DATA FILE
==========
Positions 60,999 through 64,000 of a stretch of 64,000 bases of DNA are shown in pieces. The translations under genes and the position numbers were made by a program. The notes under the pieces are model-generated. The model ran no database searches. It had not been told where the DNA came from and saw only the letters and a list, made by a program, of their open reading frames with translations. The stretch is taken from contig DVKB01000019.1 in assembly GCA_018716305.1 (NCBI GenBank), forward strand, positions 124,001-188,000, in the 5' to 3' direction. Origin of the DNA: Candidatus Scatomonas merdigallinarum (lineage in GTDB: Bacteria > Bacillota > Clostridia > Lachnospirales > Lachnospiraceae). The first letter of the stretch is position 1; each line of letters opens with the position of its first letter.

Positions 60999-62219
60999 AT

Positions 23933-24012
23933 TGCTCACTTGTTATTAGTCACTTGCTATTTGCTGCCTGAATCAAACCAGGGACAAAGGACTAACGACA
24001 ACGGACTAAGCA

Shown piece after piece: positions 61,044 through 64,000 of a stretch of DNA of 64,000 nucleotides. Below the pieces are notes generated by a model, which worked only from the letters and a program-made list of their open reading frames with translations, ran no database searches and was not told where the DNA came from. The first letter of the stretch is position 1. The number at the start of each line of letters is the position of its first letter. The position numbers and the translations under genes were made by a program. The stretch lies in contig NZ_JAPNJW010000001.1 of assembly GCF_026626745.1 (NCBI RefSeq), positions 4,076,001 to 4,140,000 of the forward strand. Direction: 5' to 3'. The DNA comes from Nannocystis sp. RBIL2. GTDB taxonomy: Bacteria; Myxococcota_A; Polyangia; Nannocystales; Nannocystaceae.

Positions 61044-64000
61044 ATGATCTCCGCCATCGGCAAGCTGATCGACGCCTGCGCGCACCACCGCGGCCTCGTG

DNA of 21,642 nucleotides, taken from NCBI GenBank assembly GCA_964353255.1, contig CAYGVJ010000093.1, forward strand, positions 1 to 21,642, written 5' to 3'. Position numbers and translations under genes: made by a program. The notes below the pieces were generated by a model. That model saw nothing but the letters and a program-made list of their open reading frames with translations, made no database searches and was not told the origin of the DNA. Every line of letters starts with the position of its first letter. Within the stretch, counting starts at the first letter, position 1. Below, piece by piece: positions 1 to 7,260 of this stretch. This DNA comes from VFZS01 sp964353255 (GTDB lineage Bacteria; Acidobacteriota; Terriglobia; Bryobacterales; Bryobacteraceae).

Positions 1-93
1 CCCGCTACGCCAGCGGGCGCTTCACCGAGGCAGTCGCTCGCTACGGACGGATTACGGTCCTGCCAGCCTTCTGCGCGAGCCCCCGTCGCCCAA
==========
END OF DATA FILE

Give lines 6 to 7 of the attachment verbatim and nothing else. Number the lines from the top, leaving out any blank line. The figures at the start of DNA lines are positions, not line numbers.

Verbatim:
24001 ACGGACTAAGCA

Shown piece after piece: positions 61,044 through 64,000 of a stretch of DNA of 64,000 nucleotides. Below the pieces are notes generated by a model, which worked only from the letters and a program-made list of their open reading frames with translations, ran no database searches and was not told where the DNA came from. The first letter of the stretch is position 1. The number at the start of each line of letters is the position of its first letter. The position numbers and the translations under genes were made by a program. The stretch lies in contig NZ_JAPNJW010000001.1 of assembly GCF_026626745.1 (NCBI RefSeq), positions 4,076,001 to 4,140,000 of the forward strand. Direction: 5' to 3'. The DNA comes from Nannocystis sp. RBIL2. GTDB taxonomy: Bacteria; Myxococcota_A; Polyangia; Nannocystales; Nannocystaceae.